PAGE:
“In its own way, it’s perfect,” Lloyd said. “We had no idea that all these other bands were looking for something at the same time. All the bands are different, but they are all in the same place supporting each other,” he added. “We made an arrangement where there would only be two bands each night and they would each play two sets because we wanted to play more.”
As Television continued to make a name for themselves, the labels came calling. But the band resisted the temptations that came with the promises of a record contract. While other bands jumped at offers, a practice Lloyd called “riding the limousine to failure,” Television was patient, choosing to wait for the right deal rather than the first one. The band used the same kind of particularity to record demos as to what would happen Marquee Moon. Island Records set the band up to record with Brian Eno, but the band decided against the softer sound that Eno brought to the sessions.
“The demos weren’t right, and we knew it,” Lloyd said. “We know what we want.”
Eventually, Telebisyon was successfully courted by Elektra Records, an artist-friendly label that was home to bands like The Doors and The Paul Butterfield Blues Band. With Fred Smith on bass replacing Hell, who would go on to start his own band, the Voidoids, the group went back to work recording its debut. While Lloyd and Verlaine wanted to make the record themselves, Elektra joined the band with master engineer Andy Johns, the late brother of legendary producer and engineer Glyn Johns. “He was one of the best engineers in the world for rock and roll,” Lloyd said.
By the time the band went into A&R Recording to make the record, they had three years worth of non-stop practice and live performances under their belt. That allowed for a relatively quick six-week recording process, two weeks each for recording, overdubs, and mastering. Some tracks are knocked out in one take, though the grade-A musicianship displayed on the record hardly shows it.
“The Doors (debut) record was done in three days,” says Lloyd. “Jazz records are recorded in the time it takes to play them. The thing about spending a year and a half on a record is more often than not, it comes out sounding like too much pasta. The time has come, but before we go into the studio.”
Marquee Moon is pure musical gumbo, a dizzying blend of contrasting aesthetics that slash punk rock grit, shine with jazzy guitar virtuosity, and act as its own muse. It’s smart but strong, technical but accessible. Verlaine and Lloyd make a devastating guitar pair, especially on tracks like album opener “See No Evil”, the sprawling title track, and the more classic sounding “Prove It”.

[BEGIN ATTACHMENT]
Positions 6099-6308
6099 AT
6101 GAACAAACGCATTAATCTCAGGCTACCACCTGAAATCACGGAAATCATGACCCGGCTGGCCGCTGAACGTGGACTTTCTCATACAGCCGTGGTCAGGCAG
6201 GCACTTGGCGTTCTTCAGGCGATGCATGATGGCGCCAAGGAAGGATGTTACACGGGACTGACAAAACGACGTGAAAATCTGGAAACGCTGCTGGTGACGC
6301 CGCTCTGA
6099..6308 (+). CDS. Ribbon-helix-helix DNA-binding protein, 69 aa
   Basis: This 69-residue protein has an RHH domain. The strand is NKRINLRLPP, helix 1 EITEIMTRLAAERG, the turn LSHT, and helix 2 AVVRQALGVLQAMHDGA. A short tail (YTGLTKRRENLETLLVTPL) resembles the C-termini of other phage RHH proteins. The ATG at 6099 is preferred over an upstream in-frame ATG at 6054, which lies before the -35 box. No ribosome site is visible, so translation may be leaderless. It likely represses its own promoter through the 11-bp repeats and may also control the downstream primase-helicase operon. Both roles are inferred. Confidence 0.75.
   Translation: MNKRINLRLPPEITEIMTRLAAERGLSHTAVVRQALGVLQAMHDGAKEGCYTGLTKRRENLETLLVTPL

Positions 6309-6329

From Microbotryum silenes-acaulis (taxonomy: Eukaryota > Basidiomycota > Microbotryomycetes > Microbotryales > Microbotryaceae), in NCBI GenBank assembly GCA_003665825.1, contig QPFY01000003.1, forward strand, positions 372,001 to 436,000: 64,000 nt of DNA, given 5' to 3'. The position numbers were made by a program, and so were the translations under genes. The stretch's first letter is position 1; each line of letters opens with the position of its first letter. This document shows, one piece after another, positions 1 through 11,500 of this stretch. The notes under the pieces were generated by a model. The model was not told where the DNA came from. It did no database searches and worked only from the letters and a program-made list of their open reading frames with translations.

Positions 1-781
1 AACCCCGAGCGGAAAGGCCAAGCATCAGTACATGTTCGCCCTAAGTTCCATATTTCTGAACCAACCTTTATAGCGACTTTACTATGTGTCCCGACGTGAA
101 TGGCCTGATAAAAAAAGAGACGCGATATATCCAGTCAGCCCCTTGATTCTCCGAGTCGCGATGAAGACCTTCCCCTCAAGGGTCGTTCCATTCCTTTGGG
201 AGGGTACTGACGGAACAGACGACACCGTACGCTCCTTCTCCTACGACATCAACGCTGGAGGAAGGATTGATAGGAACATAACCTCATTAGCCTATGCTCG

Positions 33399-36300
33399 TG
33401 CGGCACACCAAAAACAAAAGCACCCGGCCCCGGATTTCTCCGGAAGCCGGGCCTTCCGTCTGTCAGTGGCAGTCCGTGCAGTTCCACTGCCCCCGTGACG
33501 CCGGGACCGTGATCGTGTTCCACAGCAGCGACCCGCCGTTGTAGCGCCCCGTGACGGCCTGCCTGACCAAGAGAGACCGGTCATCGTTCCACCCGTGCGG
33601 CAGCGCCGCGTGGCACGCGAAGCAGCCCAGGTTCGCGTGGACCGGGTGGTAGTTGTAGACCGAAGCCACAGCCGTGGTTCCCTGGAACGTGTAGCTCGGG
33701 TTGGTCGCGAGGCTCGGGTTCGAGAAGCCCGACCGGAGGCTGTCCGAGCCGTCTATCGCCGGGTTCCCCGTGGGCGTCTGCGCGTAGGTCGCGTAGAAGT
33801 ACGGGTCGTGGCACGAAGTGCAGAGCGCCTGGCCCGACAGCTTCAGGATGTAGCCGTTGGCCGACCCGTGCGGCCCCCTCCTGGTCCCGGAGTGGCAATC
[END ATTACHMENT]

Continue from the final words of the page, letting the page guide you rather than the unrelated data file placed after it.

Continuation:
“One time we walked in, and Andy was asleep on the table,” Lloyd recalled. “All the microphones were set up, so we asked the assistant engineer to run the engine so we could ‘Prove It’. We did the song, went back to the control room, and Andy sighed awake. He was looking around paranoid like, ‘Did I do this? Did I record it?’ We were all shaking our heads like, ‘Yeah, Andy, you recorded it.’ He said, ‘I’m really bad, aren’t I?’ But it’s true.”
Less heralded are the contributions of Ficca, whose drum fills give the record a kinetic energy that flows beneath Lloyd and Verlaine’s guitar heroics, especially on “Marquee Moon” and “Elevation”.
“He was all over the place,” Lloyd says of Ficca’s drumming on the record. “Tom actually went and auditioned other people, but I told him, ‘Listen, all the great guitarists have crazy drums.’ That’s what I mean by it. See John Bonham with Led Zeppelin, Mitch Mitchell with Jimi Hendrix, or Ginger Baker with Cream. You have all these perfect time keepers that don’t actually keep time. “
Followed by television Marquee Moon quickly with a straighter voice Adventure before breaking up. The band reunited for the 1992 self-titled release and continues to play today, minus Lloyd, who left the band in 2007. But while his Television days are behind him, the legacy left behind after his band’s magnum opus almost disappeared from him.
“There are some records that are only testaments to a particular time and place and what happened.”